Paris Property Insight

Paris is the capital city of France, and also the most populated city, as well as the administrative centre of the Ile de France region. The city has a special status, as it is both a city and a department. Paris politic administration is rather complex, let’s have a closer look at how the city is divided.

First of all, there is the Paris commune. If compared to the other European capitals, Paris is rather small, only 105sq km (London is 15 times larger!), and it gathers around 2,181,374 inhabitants, called the Parisians. The commune is divided into 20 arrondissements. It is fairly easy to remember the order of the arrondissements: they are making a snail starting from 1 (the very centre of Paris, the Louvre), until 20 and going in the right direction. Like that, you can guess that the centre of Paris will be from one to ten approximately.


Then comes the small crown (petite couronne), which is composed of three departments: Hauts-de-Seine, Seine Saint Denis and Val de Marne. This area is also highly populated and it gathers important centres of decision-making, such as the Defense which is the main business quarter.The small crown gathers 123 communes.

Again larger than the small crown comes the large crown (grande couronne), which is composed of four departments that do not have borders with the Paris commune: Seine et Marne, Yvelines, Essonne and Val d'Oise.

Usually, when we talk about Paris agglomeration (also called the Urban unity of Paris), we refer to the Paris commune plus the small crown and some departments of the large crown. The area gathers over 11,000,000 inhabitants, and as a result is the second largest in Europe, after Moscow.

Paris is renowned in the entire world for its impressive monuments, and its artistic and cultural life, as well for its historical and architectural heritage. It is the symbol of the French culture, and its museums and events attract over 30 millions visitors per year. Paris is also the world capital of fashion and luxury products.

Search for Paris Property now!

Paris Immobilier & Property Market Trends

Paris property market cannot be compared to the average French one. As a result, to have an idea about the cost in Paris, we can compare it to the other European capitals, such as London, Madrid, Berlin, etc. Greater London, with €9,777/sq m in 2008 is the most expensive city in Europe. If we compare the rental market, we realize that Paris is not the most expensive one, and as a matter of fact, it is rather in the European average. Indeed, Milan and Geneva have similar rental prices, while Roma is 10% more expensive than Paris. However Madrid and Zurich are 20% cheaper.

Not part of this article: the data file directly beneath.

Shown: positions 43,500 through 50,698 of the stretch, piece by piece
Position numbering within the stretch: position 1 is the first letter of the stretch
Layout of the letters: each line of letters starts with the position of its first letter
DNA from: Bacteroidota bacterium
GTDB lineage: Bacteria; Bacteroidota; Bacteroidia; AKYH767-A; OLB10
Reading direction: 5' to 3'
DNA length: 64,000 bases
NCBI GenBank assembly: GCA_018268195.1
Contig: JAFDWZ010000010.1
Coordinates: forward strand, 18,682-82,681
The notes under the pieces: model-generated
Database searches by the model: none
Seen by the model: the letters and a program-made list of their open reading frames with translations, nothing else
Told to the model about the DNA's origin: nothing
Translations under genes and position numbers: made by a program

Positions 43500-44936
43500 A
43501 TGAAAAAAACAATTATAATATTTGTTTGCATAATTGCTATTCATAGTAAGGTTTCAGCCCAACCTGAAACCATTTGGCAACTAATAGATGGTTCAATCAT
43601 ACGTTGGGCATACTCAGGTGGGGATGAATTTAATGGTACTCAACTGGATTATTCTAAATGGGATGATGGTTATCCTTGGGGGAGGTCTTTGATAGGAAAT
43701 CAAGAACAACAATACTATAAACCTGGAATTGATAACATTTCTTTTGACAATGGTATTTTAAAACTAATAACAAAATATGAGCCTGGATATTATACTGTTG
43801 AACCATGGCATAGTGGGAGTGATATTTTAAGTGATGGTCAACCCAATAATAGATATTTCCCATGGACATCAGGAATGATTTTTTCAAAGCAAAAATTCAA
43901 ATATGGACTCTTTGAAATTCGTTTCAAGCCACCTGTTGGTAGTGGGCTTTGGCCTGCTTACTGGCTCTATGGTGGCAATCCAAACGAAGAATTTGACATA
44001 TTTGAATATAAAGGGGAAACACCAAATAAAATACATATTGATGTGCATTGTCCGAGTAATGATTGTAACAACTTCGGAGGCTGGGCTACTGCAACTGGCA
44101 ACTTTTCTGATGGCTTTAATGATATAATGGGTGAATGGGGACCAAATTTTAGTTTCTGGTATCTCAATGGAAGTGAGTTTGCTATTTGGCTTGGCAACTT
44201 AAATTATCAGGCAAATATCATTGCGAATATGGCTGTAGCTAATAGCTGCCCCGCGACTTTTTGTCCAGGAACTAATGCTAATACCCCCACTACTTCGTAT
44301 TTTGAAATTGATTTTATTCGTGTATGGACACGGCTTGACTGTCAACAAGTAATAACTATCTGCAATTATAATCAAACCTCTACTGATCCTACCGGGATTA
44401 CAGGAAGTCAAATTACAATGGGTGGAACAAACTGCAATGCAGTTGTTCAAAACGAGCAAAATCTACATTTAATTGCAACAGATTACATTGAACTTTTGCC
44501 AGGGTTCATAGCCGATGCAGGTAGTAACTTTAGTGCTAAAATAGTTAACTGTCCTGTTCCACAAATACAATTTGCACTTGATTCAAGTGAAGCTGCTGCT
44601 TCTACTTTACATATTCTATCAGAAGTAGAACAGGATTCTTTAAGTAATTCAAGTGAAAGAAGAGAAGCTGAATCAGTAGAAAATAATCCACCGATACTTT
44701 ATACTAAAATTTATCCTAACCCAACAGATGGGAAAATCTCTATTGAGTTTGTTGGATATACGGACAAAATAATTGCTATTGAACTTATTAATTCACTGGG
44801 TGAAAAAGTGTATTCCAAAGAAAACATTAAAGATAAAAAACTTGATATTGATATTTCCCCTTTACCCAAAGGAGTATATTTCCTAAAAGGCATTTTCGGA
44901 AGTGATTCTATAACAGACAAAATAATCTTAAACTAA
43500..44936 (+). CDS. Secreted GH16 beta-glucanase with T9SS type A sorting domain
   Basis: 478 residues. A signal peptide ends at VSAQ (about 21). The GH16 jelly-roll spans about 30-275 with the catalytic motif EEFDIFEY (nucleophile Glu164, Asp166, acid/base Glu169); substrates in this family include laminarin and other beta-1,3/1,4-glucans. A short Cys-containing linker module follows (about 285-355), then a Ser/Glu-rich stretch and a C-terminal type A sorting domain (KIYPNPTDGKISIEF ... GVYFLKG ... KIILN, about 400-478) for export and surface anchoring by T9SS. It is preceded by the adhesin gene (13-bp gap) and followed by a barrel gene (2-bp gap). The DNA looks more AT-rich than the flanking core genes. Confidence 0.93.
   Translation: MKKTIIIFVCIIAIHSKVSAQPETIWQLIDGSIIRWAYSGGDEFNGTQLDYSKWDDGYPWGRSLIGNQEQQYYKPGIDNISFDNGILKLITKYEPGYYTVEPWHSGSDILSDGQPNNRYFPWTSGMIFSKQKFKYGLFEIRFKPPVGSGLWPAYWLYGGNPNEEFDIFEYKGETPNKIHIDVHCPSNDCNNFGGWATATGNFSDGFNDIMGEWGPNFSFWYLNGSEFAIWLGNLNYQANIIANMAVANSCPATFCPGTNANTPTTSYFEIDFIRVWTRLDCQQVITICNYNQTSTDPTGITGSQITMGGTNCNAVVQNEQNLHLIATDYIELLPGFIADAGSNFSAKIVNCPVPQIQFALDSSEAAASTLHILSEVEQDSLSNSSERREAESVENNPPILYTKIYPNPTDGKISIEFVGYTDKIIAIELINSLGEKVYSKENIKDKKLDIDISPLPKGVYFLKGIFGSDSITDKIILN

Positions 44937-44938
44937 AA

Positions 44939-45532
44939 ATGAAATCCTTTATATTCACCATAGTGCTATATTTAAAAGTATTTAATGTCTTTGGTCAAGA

Property prices in Paris’ arrondissements

Arrondissements Price €/ sq m - 1st quarter 2009 Price €/ sq m - late 2008 Renting price €/sq m/month
1st arrondissement 8,340 7,970 31.51
2nd arrondissement 7,430 7,250 27.24
3rd arrondissement 7,840 7,590 28.96
4th arrondissement 9,250 8,860 32.78
5th arrondissement 7,820 8,580 30.52
6th arrondissement 10,040 10,040 32.53
7th arrondissement 9,760 9,610 30.95
8th arrondissement 7,970 7,990 30.49
9th arrondissement 6,570 6,840 24.64
10th arrondissement 5,700 5,890 22.37
11th arrondissement 5,980 6,090 24.57
12th arrondissement 5,920 6,120 23.32
13th arrondissement 5,840 6,100 23.91
14th arrondissement 6,540 6,740 24.20
15th arrondissement 6,470 6,810 24.63
16th arrondissement 7,400 7,540 26.43
17th arrondissement 6,190 6,300 26.11
18th arrondissement 5,510 5,670 23.34
19th arrondissement 4,850 5,010 21.18
20th arrondissement 5,060 5,340 21.75
Paris average 7,024 7,117 26.55

To get updated info about the property prices in Paris, please browse our French Property Market Reports published in the News Section every month.

Search for Paris Property now!

Click here to have an overview of Paris Property Prices.

Property Styles and Architecture in Paris

When talking about architecture in Paris, we cannot ignore the master Haussmann, who is said to have transformed Paris by 60% during the 19th century. At the beginning of the 19th century, Paris was still a medieval city, with narrow streets where air could not circulate. As a consequence, Napoleon III, who wanted Paris to become the main city in Europe, asked Haussmann to renovate the city. The main ideas were as follow: big straight avenues, creation of many parks and gardens, a standard building height (the height of a mansion). Many monuments were destroyed and many others were built. The Place de l’Etoile and the Champs Elysees were created at that time.

  • Haussmann buildings: Haussmann’s architecture style is very recognizable as it has a rather strong identity and personality. Buildings are all quite the same, which gives Paris’ streets its own charm. The ground floor has thick walls. The second storey is said to be ‘noble’ and boasts gorgeous balconies and the third and fourth floor are built in the same style, though their windows’ frames have a less elaborate stonework. There is a fifth floor with small balconies and finally at the top of the building, under the roof is the attic, which used to be the servants’ room and is today dwelt by students as it is rather small and less expensive than other apartments.

  • Apartments: as they account for 95% of dwellings in Paris, you are bound to buy one of these properties. You might find an apartment in a Haussmannien building or in a more modern one. They are a good investment for a pied-a-terre in Paris as they can be located at the heart of the city, however, they are also of course excellent investment for a buy-to-let. As 63% of residents are tenants, you won’t have any difficulties finding a tenant, as demand is especially high in the French capital.

Click here for more info about the Architecture of Paris Ile de France.